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MCNIERNEY v. LONG ISLAND RAILROAD COMPANY

United States District Court, Southern District of New York


April 23, 2003

PETER MCNIERNEY, PLAINTIFF,
v.
LONG ISLAND RAILROAD COMPANY, DEFENDANT.

The opinion of the court was delivered by: Ronald L. Ellis, United States Magistrate Judge.

OPINION AND ORDER

I. INTRODUCTION

Before this Court is a motion in limine by the Long Island Railroad Company ("LIRR") to exclude from evidence pictures of the scene of the accident which Peter McNierney ("McNierney") intends to produce at trial. For the following reasons, the motion is DENIED.

II. BACKGROUND

McNierney filed this action on June 27, 2002, under the Federal Employer's Liability Act, 45 U.S.C. § 51 et seq. See Complaint ¶ 1. McNierney was employed by LIRR as a signal foreman. Id. at ¶ 3. On January 29, 2002, McNierney was injured while working at the LIRR headquarters in Garden City, New York. Id. at ¶ 5. Some time before March 29, 2002 McNierney, accompanied by John Hogan ("Hogan"), an investigator for plaintiff's counsel, entered the scene of the accident and took photographs. See Defendant's Letter Brief dated March 6, 2003 ("Def. Br.") at 1. The photographs were marked for identification at McNierney's deposition on January 10, 2003. Id. LIRR brought the instant motion to exclude the photographs from trial because they were taken outside of the scope of discovery without permission of the defendants.

III. DISCUSSION

During the discovery process, if a party wishes to enter the premises of an opponent to gather evidence for a lawsuit, the party is governed by Federal Rule of Civil Procedure 34(a)(2). The rule mandates that a request be served on the opponent seeking permission to enter the premises. However, the rule contemplates governing conduct once an action has been instituted. In the case before the Court, however, LIRR complains of conduct before the action was commenced. Rule 34(a)(2) does not contemplate pre-action discovery. Perhaps the only Federal Rule of Civil Procedure which does contemplate some form of pre-action discovery is Rule 27(a), which allows for pre-action depositions in certain cases. New York's C.P.L.R. § 3102(c) also allows for pre-action discovery, but only upon issue of a court order after an application to the court has been made. However, in either case, if the pre-action discovery is done without approval of the court, the sanction of exclusion, especially where the evidence is relevant and would inevitably have been discovered, is far too extreme. LIRR has found no support within this Circuit for their position. Therefore, LIRR's motion to exclude the photographs from evidence is DENIED.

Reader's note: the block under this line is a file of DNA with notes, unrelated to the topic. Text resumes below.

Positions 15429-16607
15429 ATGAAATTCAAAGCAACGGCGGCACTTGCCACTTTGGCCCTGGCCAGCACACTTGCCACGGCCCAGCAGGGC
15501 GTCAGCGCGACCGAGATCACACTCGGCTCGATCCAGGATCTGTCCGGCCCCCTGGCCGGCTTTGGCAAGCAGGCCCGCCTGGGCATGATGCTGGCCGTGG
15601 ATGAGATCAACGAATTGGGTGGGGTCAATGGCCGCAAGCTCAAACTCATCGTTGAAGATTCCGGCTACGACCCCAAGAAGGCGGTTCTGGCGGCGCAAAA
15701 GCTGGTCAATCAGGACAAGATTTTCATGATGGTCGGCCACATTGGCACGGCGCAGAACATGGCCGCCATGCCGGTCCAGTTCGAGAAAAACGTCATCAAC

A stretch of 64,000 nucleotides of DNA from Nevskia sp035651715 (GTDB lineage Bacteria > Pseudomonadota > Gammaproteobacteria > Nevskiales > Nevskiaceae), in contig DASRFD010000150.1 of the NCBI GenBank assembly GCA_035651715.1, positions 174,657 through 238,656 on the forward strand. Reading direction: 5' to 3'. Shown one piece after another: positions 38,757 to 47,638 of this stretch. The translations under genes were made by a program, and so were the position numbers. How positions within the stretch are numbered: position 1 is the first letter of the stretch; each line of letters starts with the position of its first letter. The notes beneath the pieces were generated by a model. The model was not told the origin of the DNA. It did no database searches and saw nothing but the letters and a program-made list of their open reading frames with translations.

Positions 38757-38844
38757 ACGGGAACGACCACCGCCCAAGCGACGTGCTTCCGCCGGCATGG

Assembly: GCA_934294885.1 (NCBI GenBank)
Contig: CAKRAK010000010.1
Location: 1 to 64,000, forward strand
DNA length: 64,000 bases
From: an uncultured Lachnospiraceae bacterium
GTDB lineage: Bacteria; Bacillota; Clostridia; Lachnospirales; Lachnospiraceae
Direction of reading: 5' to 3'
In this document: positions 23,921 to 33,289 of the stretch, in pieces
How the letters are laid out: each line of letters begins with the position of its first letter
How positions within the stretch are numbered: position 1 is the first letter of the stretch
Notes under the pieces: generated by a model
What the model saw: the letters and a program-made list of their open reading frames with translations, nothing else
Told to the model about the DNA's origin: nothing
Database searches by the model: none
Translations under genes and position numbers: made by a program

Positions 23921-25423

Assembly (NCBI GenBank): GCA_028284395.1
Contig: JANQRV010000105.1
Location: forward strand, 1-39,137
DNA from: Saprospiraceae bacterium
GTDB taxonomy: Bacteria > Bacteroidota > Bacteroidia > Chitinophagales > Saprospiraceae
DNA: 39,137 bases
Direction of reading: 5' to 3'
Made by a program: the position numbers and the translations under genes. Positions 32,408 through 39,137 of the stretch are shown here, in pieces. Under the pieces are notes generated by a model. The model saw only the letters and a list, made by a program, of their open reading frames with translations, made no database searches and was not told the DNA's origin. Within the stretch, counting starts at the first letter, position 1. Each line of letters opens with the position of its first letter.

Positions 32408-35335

IV. CONCLUSION

For the foregoing reasons, the Long Island Railroad Company.'s motion to exclude is DENIED.

SO ORDERED.

20030423

© 1992-2003 VersusLaw Inc.



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